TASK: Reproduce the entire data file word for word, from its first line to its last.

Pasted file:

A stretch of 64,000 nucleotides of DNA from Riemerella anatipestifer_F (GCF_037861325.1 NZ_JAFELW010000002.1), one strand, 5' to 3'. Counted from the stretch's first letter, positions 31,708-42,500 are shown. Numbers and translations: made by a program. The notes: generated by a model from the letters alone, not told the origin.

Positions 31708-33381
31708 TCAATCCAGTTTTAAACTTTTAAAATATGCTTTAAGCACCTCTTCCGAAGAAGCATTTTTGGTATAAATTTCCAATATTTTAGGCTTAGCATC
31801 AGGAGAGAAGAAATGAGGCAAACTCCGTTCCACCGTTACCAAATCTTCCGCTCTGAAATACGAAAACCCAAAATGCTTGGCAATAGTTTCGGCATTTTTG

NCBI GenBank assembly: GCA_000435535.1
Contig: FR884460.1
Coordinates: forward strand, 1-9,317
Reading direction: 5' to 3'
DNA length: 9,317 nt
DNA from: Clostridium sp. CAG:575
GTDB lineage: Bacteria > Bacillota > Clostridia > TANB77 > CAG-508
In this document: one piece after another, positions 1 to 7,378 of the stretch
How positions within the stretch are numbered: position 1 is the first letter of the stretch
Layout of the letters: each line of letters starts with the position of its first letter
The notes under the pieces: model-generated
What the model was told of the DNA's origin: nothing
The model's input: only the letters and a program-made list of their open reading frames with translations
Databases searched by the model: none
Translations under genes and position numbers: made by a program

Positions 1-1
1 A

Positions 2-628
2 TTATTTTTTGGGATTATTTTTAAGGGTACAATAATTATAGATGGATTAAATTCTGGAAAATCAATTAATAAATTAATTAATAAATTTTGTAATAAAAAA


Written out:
A stretch of 64,000 nucleotides of DNA from Riemerella anatipestifer_F (GCF_037861325.1 NZ_JAFELW010000002.1), one strand, 5' to 3'. Counted from the stretch's first letter, positions 31,708-42,500 are shown. Numbers and translations: made by a program. The notes: generated by a model from the letters alone, not told the origin.

Positions 31708-33381
31708 TCAATCCAGTTTTAAACTTTTAAAATATGCTTTAAGCACCTCTTCCGAAGAAGCATTTTTGGTATAAATTTCCAATATTTTAGGCTTAGCATC
31801 AGGAGAGAAGAAATGAGGCAAACTCCGTTCCACCGTTACCAAATCTTCCGCTCTGAAATACGAAAACCCAAAATGCTTGGCAATAGTTTCGGCATTTTTG

NCBI GenBank assembly: GCA_000435535.1
Contig: FR884460.1
Coordinates: forward strand, 1-9,317
Reading direction: 5' to 3'
DNA length: 9,317 nt
DNA from: Clostridium sp. CAG:575
GTDB lineage: Bacteria > Bacillota > Clostridia > TANB77 > CAG-508
In this document: one piece after another, positions 1 to 7,378 of the stretch
How positions within the stretch are numbered: position 1 is the first letter of the stretch
Layout of the letters: each line of letters starts with the position of its first letter
The notes under the pieces: model-generated
What the model was told of the DNA's origin: nothing
The model's input: only the letters and a program-made list of their open reading frames with translations
Databases searched by the model: none
Translations under genes and position numbers: made by a program

Positions 1-1
1 A

Positions 2-628
2 TTATTTTTTGGGATTATTTTTAAGGGTACAATAATTATAGATGGATTAAATTCTGGAAAATCAATTAATAAATTAATTAATAAATTTTGTAATAAAAAA